Judgement: The Court of appeal held that in case the accused has wrongfully dispossessed some property under Section 456 an order of restoration would survive even after his death and abatement of appeal. Thereafter, whoever would be in possession of said property including his legal representatives would be bound to restore it.

Section 457 of the Code of Criminal Procedure

Section 457 talks about the procedure to be followed by the police upon the seizure of property. 

This Section applies to the scenario when a property is seized by the police but has not been produced before the magistrate during the inquiry and/or trial. In such circumstances, on receiving a report or information regarding the seizure of the property, the magistrate can order for the disposal of property or delivery of such property to an entitled person.

Further, in the case of Ghaffor Bhai Nabu Bhai Tawar v. Motirao Kesaorao Bongirwar, The Bombay High Court explained that under this Section, a magistrate can make an order regarding the seized property only once the inquiry or trial has been concluded and the seized property has not been produced in the inquiry or trial. He cannot make an order regarding the seized property under this section while the investigation is still going on.

Section 458 of the Code of Criminal Procedure

Section 458 is regarding the procedure to be followed in case no person appears to claim the property within 6 months. It states that if:

  •  No person claims such property and is able to prove that the property belongs to him/her, and
  •  If the person from whose possession the property was obtained is unable to prove that the property was legally acquired by him.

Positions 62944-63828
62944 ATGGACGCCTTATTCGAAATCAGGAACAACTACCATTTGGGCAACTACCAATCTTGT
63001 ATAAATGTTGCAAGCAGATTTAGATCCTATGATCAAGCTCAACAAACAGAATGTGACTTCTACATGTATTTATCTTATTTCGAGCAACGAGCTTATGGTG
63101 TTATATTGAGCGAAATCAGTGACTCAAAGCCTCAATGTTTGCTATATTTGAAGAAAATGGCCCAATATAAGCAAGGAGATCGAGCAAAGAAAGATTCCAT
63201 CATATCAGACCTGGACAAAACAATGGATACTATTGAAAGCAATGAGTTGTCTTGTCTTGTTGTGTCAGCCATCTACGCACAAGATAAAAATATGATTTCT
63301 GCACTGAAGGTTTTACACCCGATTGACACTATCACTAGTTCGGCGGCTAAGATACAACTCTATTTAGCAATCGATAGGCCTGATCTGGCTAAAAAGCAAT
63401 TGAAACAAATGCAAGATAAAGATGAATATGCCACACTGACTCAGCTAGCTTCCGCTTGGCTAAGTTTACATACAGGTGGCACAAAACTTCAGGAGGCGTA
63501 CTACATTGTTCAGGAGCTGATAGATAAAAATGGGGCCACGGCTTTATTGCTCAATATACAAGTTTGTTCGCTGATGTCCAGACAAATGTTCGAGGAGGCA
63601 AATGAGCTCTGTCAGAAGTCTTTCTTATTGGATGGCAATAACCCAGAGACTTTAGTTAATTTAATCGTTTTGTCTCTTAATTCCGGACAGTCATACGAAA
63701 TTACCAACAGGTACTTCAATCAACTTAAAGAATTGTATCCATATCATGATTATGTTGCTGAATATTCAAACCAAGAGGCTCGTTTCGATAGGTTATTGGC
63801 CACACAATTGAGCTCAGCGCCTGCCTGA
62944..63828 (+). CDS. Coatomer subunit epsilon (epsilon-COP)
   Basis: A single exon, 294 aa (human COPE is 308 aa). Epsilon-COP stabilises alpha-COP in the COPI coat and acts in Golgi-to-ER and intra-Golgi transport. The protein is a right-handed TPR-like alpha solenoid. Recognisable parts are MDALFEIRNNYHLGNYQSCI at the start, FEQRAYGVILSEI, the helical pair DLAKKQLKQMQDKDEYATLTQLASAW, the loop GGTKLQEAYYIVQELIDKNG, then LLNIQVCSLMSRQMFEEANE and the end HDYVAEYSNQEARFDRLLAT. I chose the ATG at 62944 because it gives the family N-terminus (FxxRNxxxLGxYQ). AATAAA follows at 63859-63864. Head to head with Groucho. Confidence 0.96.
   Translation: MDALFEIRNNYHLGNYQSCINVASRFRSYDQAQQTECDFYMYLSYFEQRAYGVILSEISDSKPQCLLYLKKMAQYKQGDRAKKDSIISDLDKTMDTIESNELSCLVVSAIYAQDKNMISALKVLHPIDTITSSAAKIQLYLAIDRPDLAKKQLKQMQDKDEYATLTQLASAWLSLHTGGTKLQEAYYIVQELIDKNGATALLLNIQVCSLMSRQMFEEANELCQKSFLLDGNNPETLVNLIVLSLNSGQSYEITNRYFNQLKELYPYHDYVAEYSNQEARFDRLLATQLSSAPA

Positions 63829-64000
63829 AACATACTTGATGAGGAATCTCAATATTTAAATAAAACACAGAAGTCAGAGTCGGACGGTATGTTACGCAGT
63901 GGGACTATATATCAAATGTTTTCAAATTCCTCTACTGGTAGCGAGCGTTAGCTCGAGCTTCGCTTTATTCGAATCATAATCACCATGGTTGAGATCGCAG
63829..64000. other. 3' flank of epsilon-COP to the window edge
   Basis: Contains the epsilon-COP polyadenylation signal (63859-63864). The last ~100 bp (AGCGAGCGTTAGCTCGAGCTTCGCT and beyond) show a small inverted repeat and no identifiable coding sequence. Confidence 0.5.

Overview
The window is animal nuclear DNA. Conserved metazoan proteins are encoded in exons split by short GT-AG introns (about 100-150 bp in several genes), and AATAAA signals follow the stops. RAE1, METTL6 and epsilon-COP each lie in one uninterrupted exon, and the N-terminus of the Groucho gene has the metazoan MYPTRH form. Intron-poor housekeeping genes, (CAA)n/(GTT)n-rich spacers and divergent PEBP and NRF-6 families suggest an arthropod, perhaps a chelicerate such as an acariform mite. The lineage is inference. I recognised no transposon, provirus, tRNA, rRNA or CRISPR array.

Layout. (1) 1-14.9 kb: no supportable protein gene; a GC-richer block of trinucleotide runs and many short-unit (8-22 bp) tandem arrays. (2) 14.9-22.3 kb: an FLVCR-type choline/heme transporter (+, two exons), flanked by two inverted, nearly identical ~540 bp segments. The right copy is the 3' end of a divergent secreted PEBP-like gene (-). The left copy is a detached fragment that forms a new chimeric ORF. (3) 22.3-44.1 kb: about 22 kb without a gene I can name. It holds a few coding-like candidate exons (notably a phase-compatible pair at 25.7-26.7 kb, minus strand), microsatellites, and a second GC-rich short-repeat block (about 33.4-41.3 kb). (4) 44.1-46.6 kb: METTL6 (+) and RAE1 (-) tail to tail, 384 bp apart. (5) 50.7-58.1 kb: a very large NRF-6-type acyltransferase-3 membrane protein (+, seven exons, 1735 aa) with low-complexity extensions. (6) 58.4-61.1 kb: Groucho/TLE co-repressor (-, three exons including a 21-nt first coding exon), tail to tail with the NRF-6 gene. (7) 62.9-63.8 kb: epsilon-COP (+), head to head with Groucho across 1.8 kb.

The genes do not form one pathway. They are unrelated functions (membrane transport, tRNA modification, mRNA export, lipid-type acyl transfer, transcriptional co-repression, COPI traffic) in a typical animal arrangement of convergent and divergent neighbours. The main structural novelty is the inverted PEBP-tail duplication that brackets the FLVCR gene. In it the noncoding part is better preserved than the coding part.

then, the Magistrate can give an order directing the State government to dispose of the said property and deal with the proceeds obtained through the disposal in the manner prescribed.

Section 459 of the Code of Criminal Procedure

Section 459 is regarding the power to sell a perishable property. 

As per this, the magistrate can order for sale of a perishable property, which is subject to speedy and natural decay if:

  • The person entitled to it is unknown or absent,
  • The magistrate to whom the report of the seized property is given believes that the sale of the property would be better for the owner,
  • Value of the property is less than Rs. 500.

In such cases, the provisions of Sections 457 and 489 would apply with regards to the proceeds obtained from such sale.

Conclusion

The Code of Criminal Procedure, 1973 lays out, in detail, the procedure to deal with a property used for committing an offence or one pertaining to which an offence has been committed. It clearly lays down that the property must be disposed of as soon as possible, i.e., as soon as it is no longer absolutely required.

The property cannot be retained by the police unless it is absolutely necessary to do so. Section 451 to Section 459 of the Code clearly lays down the law pertaining to this and explains how the Magistrate should deal with the property. With this regard, it becomes a duty of the court to ensure that appropriate orders are passed for the disposal of the property.

References